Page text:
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Shaping handles:Tool recommendations

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Line cooked

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I would like to start doing some western rehandle work for some of my stuff. Any tool recommendations(Hand files, belt sander, etc) would be appreciated. Trying not to break the bank but don't want junk either.
 

Dave Martell

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If you're only going to do a few here and there you could probably do well with a cheap-o Harbor Freight drill press & 1x30 belt sander (with 6" disk - important for flattening the scales), a 4" buffing wheel with arbor (to go in the drill press), some white rouge, sandpaper (coarse & fine), and some drill bits (carbide needed if drilling the tangs) . That'd be the basics unless you want to go tribal and use files and sandpaper only.
 

jmforge

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One thing that is great for roughing out wood handles is a Nicholson cabinetmakers rasp. Karl Anderson, who had a long career in furniture making and high end piano restoration before getting into knives turned me onto them. They are made in Brazil by hand these day, bloody expensive, but they work like a charm. It is the same type of rasp that the bespoke shoemakers in London use to make lasts, which are the individual "molds" of the customers foot. They cut fairly aggressively, but, for some reason, the finish that they leave seems to be easier to smooth out with sandpaper than the finish left by say a 36-40 grit belt.
 

Marko Tsourkan

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Dave listed a simple powertool setup. Here is a manual tool setup.

Granite plate (9x12 Woodcraft $42 with shipping) for flattening scales and handle after it is assembled and cured. Spray with adhesives and line it with a abrasives sheet (I prefer cloth backed)

Vise - number of choices, from a pipe vise that is most suitable for shaping handles, to a typical bench vise. I would buy an old Wilton from Ebay (bullet vise is the best) over any imports. Not even a nanosecond of hesitation.

Coping saw will be adequate for profiling handle scales before you assemble the handle and shape it. You would need to pick blades that are suitable to cut material you will be using.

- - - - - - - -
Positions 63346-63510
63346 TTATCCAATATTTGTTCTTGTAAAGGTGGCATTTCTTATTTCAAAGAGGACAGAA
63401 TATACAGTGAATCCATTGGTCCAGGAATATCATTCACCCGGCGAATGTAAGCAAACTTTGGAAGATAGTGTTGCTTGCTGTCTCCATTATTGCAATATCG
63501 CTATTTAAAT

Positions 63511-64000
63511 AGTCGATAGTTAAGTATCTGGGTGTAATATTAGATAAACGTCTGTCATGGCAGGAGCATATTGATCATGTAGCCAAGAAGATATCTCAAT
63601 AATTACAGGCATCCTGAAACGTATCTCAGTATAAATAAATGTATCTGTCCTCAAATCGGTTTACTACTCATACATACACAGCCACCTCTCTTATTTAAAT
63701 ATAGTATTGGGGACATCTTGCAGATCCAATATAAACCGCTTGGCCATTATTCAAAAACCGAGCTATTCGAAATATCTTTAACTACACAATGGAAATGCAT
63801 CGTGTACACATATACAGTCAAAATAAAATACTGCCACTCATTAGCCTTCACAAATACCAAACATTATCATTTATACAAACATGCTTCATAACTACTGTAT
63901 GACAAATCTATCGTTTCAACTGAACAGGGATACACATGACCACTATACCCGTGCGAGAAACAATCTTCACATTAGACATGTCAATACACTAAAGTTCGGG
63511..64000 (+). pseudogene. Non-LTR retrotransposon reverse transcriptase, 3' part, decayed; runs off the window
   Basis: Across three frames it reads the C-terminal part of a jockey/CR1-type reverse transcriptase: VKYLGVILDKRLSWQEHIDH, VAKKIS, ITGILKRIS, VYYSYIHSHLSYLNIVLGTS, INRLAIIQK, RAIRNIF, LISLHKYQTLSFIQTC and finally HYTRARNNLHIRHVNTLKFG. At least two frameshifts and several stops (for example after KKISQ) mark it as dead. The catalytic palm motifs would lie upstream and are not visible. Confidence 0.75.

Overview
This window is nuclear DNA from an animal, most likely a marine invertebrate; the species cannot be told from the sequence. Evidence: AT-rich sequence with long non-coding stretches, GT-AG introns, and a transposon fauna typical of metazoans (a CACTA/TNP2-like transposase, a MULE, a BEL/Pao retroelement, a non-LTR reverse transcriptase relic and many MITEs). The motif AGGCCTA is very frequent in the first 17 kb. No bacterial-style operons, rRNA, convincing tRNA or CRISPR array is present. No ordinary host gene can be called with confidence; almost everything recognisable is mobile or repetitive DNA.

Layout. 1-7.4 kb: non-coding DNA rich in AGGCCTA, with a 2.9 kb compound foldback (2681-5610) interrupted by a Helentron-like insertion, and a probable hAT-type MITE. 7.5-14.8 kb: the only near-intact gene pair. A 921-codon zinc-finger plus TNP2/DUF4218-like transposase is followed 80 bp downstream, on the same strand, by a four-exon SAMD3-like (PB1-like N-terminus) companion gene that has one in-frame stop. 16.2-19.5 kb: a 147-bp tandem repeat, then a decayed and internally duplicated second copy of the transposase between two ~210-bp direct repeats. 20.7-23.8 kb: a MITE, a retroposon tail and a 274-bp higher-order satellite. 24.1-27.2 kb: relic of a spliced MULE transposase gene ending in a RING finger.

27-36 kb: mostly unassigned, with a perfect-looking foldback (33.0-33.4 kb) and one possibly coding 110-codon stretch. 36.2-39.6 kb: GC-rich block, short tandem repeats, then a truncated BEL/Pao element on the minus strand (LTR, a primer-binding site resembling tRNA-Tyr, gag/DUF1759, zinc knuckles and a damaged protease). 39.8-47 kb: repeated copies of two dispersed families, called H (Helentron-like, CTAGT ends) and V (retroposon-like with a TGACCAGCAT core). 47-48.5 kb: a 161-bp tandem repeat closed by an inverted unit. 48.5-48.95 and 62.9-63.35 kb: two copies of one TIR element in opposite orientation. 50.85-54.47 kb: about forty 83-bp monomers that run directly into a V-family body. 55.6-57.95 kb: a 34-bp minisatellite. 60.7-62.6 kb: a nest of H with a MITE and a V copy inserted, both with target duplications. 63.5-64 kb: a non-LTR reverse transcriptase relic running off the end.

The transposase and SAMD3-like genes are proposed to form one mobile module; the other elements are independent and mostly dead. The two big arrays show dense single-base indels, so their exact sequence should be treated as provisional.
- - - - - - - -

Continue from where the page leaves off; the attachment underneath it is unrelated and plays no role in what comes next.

You can drill holes in the scales with a hand drill, but you need to have a steady hand. Drill press (American-made vintage) would be my preference. Also, if you install corby-style bolts, you have to use a countersink drill bit, so a drill press will give you much better control. Besides, a drill press is a power tool EVERYBODY ought to own, especially if you live in a house.

Hacksaw for cutting off excess pin stock and bolts.

Round and half-round files will do most shaping. I would get course and medium. I have both #49 and #50 Nicholson rasps and while they work OK, for a fast stock removal, nothing beats coarse or a Bastard (between coarse and Second cut) files.

Strips of sanding belt (cloth backed strips from larger belts will work best and you can have in longer strips). Buy 6x48 good quality belt in different grits (60, 100, 180) and it will last you a long time. Final sanding with sandpaper. I prefer 3M Emperial to any other brands.

As you imagine, this will put you in the center of all action, but you should be able to complete a handle with this setup.

Marko
 

Line cooked

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As always,vthe inforamtion found here is plentiful and fantastic:biggrin:
Thank you all
 

AnxiousCowboy

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I have a belt sander that I've been shaping my handles on, and I live near you.
 

Line cooked

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I have a belt sander that I've been shaping my handles on, and I live near you.
Thanks for the offer....maybe I should pick up a drill press....then we are both half way there.....the only thing I would néed after that is time
 

Lefty

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Marko, do you mean a drill press like this? :p
 

jmforge

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Nice. There is an old Rockwell that looks like that sitting in my late uncle's garage in Ohio, I have to figure out how to get it, a micro-mill, lathe and anvil down to Florida in a 3 series BMW. No substitute for those old bulletproof American machines.